On the day that The Pirate Bay announced that they will be sold to a commercial company for $7.8 million, Tomas Wennström secured an audio interview with TPB spokesman Peter Sunde. The interview is of great interest but raises even more questions as shockwaves continue through the P2P community.
Today it was announced that Global Gaming Factory X is in the process of acquiring The Pirate Bay for $7.8m (SEK 60 million). The acquisition is scheduled to be completed by August 2009 and will see the site launch new business models to compensate content providers and copyright owners.
Tomas Wennström of What’s Next managed to secure a recorded audio interview with The Pirate Bay’s Peter Sunde. In it Peter says why the site was sold, talks a little about the future for the site and touches on the huge disappointment being expressed by the site’s fans. It’s a very interesting interview, although in common with everything else going on today, it raises even more questions.
Some key points from the interview:
GGF approached The Pirate Bay with a deal several weeks ago. TPB considered GGF to be the correct company to bring the project “to the next level” since they didn’t feel capable of doing it themselves. Peter said he feels that GGF share the same values as TPB.
Peter said that TPB have been approached by companies before to sell out, but they didn’t understand the value of TPB. He said the value of the site is to be found in the userbase and nothing else. He added that if a company is interested in buying that userbase they have to keep up spirits or they will find themselves owning something that rapidly decreases in value.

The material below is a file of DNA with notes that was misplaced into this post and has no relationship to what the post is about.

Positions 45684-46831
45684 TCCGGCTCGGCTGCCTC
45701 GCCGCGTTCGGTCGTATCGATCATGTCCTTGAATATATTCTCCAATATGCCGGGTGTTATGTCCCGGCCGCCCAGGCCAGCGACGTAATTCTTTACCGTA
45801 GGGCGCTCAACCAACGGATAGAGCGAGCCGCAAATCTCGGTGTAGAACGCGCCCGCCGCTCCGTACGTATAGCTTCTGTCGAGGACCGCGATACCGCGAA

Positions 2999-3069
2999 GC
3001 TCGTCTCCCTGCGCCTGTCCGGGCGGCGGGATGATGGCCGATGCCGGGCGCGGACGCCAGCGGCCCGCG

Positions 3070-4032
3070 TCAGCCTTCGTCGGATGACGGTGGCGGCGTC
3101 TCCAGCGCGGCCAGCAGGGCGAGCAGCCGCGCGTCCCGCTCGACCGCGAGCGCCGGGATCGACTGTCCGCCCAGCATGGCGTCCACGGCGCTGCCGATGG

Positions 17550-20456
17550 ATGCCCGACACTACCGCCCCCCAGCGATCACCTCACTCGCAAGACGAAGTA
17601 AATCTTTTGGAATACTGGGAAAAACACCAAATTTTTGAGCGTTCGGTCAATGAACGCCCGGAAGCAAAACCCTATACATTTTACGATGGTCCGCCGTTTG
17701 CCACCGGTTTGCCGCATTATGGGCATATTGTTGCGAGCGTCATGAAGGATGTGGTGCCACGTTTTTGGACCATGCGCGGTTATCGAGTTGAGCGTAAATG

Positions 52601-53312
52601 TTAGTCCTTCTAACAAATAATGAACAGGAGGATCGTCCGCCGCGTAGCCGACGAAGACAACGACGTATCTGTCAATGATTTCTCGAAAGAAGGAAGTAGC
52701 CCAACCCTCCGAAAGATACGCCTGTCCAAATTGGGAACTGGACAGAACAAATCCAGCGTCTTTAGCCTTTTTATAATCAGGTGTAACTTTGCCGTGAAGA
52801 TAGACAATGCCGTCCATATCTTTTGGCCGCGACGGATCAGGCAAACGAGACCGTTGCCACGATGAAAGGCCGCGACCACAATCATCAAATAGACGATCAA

Tomas Wennström said that he found it crazy that TPB would become a listed company. Peter responded that they think the concept is “super funny” and that’s one of the main reasons they are doing this.
Peter said in the past they’ve had to hide the financial details of the site and who is doing what “for legal reasons” but says that in the future there will have to be more transparency about how the operation is run, adding that people now not only have the chance to share files, but also buy shares in the site.
Peter explained that he and the original owners of TPB disposed of the site in 2006. He refused to name who took the site but referred to a single owner in one of his responses, using the word “he”.
Peter noted that the site hadn’t yet been sold to GGF and the company will have to find funding inside 4 weeks. He said he doesn’t know who the financial backers are, but if GGF cannot find the money then everything goes back to exactly the way it was before.
Peter said that the perfect situation would be if the users of the site set up something to buy The Pirate Bay. Certainly, with all the previous fund raising for buying islands etc this might have been a possibility but this has never even been put forward as an option. The idea seems optimistic considering the backlash among the users.
Currently the site is down after suffering a minor DDoS attack, and TPB’s TiAMO told TorrentFreak that the site’s load balancer had crashed .
Peter says running Pirate Bay has resulted in ‘bad pay’, i.e minus SEK 30 million in fines – incidentally an identical amount to the cash payment part of the deal with GGF.
Tomas Wennström put a scenario to Peter – what if GGF screws up and makes all that is good about The Pirate Bay go away – which seemed like a veiled reference to the availability of the usual TPB content.
“I’m agnostic about it, I think it could be true, could be faulty, but whatever happens at least something happens, which is the big thing here. I’d rather see The Pirate Bay die in a chance of becoming better, than just dying.”
For the time being The Pirate Bay crew will assist the new owners in operating the site. In addition a new tracker will be launched as well as a new torrent hosting service.
The interview can be downloaded here.